An intriguing stage, a day borrowed from Tirreno-Adriatico. This stage doesn’t look tough as the y-axis of vertical gain doesn’t look fierce but it’s harder than it seems in the finish. After yesterday’s huddled finish we’ll see if the big names attack but they’ll have tomorrow’s time time on their minds.
Big rock, no roll: hindsight’s a luxury but that’s sort of the point of reviewing the previous day’s stage here. Only for a blogger there’s little to look back at, yesterday’s stage felt like one to quickly forget. Any hindsight probably belongs to many a rider who spent yesterday evening wistfully picking at their pasta while kicking themselves for not going in the day’s breakaway, especially as a quartet just floated away at the start. After Henok Mulubrhan was dropped, it was down to a trio of Davide Bais, Simone Petilli and Karel Vacek away for the day with Bais winning the summit finish sprint. Otherwise there was little sport, the main GC riders huddled in the headwind and Andreas Leknessund stays in pink, the only small clue was Remco Evenepoel sprinting to lead the bunch across the line ahead of Primož Roglič, the Belgian can’t be too sore.
The Route: 207km and 2,500m of vertical gain. It’s uphill from the start via the Valico della Somma, a big wide main road but still with 2km at 6% in the middle and then it’s a steady ride on the Via Flaminia, the old Roman road, to Fossombrone via the scenic Gola del Furlo gorge.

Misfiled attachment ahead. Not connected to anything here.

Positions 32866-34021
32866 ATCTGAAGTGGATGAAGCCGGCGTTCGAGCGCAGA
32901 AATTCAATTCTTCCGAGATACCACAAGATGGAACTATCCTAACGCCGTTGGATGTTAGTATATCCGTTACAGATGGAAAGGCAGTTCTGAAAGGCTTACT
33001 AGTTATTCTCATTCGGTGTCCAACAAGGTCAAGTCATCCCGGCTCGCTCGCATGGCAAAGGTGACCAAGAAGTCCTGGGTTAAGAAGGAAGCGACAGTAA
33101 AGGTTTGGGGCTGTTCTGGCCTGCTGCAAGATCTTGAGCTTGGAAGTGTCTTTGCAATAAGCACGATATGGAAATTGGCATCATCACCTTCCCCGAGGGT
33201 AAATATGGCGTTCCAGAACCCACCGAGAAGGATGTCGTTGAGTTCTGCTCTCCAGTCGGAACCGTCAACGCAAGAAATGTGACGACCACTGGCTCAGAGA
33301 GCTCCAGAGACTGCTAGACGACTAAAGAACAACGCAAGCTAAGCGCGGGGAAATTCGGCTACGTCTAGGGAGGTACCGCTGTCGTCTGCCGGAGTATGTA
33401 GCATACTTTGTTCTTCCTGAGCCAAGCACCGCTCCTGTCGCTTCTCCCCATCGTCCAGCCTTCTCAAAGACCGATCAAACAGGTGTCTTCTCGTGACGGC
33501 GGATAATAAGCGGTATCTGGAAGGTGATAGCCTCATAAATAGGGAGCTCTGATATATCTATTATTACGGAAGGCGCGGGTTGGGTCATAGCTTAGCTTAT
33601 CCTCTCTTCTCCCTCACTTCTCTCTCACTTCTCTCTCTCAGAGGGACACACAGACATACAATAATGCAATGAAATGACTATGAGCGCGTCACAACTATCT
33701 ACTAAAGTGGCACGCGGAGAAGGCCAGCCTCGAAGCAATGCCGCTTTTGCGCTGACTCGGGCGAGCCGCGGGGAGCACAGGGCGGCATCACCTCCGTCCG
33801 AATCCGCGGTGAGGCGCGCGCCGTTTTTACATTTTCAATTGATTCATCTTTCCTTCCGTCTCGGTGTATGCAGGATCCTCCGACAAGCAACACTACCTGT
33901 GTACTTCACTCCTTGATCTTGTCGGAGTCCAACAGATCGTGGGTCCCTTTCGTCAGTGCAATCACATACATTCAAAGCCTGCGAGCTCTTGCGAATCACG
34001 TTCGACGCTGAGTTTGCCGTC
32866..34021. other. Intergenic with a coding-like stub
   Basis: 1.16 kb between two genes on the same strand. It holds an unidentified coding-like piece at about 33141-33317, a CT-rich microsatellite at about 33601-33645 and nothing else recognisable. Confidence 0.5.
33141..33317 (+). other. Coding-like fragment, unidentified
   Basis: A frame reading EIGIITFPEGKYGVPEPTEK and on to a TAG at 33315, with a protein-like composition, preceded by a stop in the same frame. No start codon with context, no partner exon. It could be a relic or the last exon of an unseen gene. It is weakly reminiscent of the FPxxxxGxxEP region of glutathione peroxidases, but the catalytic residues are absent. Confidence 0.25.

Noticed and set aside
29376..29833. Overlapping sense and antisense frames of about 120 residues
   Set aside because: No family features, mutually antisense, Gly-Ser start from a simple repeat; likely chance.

Once in Fossombrone comes the first climb of the day, I Cappucini, the road flicks out of town and suddenly gets very narrow, positioning is crucial here but plenty of riders should know the roads, it was part of Stage 4 of Tirreno-Adriatico in 2019. The profile says 19% but that’s if you chose to go take the inside line on a hairpin bend. Then comes a narrow descent back down to town.
It’s out of Fossombrone on another climb, this one is a little wider but tricky again and longer, it’s much more for the climbers rather than someone hoping to punch over a short wall.
The Finish: up the I Cappucini climb and back down to the finish on the same roads as used before. Passing once before helps but it’s hardly time to memorise the course, especially this twisting route with seven hairpins on the way down. Once in town there’s a left hand bend on to the 700m finishing straight which has a slight rise.
The Contenders: among the big names there’s Primož Roglič for his jump, Remco Evenepoel for the raw power and Tao Geoghegan Hart for his sprint, it’s hard to pick between them but this might be telling, the first two seem ok after crashes.
The breakaway’s got a good chance, especially with the time trial tomorrow meaning the GC riders will want to save energy today… if possible. Brandon McNulty is well done on GC, can UAE let him race today? Samuele Battistella (Astana) was last seen chomping on some arrosticini during yesterday’s stage but is he hungry for the stage? Bauke Mollema (Trek-Segafredo) is a perpetual breakaway pick. Ben Healy (EF Education) should like the climbs but he’ll want go to solo over them. Simon Clarke (Israel) can try again and Lorenzo Rota (Intermarché) is a crafty rider with a decent finish.
Healy, Battistella, Clarke, Roglič, Evenepoel, TGH, Rota
Weather: sunshine at first but it’s likely to rain during the stage, 16°C.
TV: KM0 is at midday and the first time up I Cappucini is around 3.30pm. The finish is forecast for 5.15pm CEST.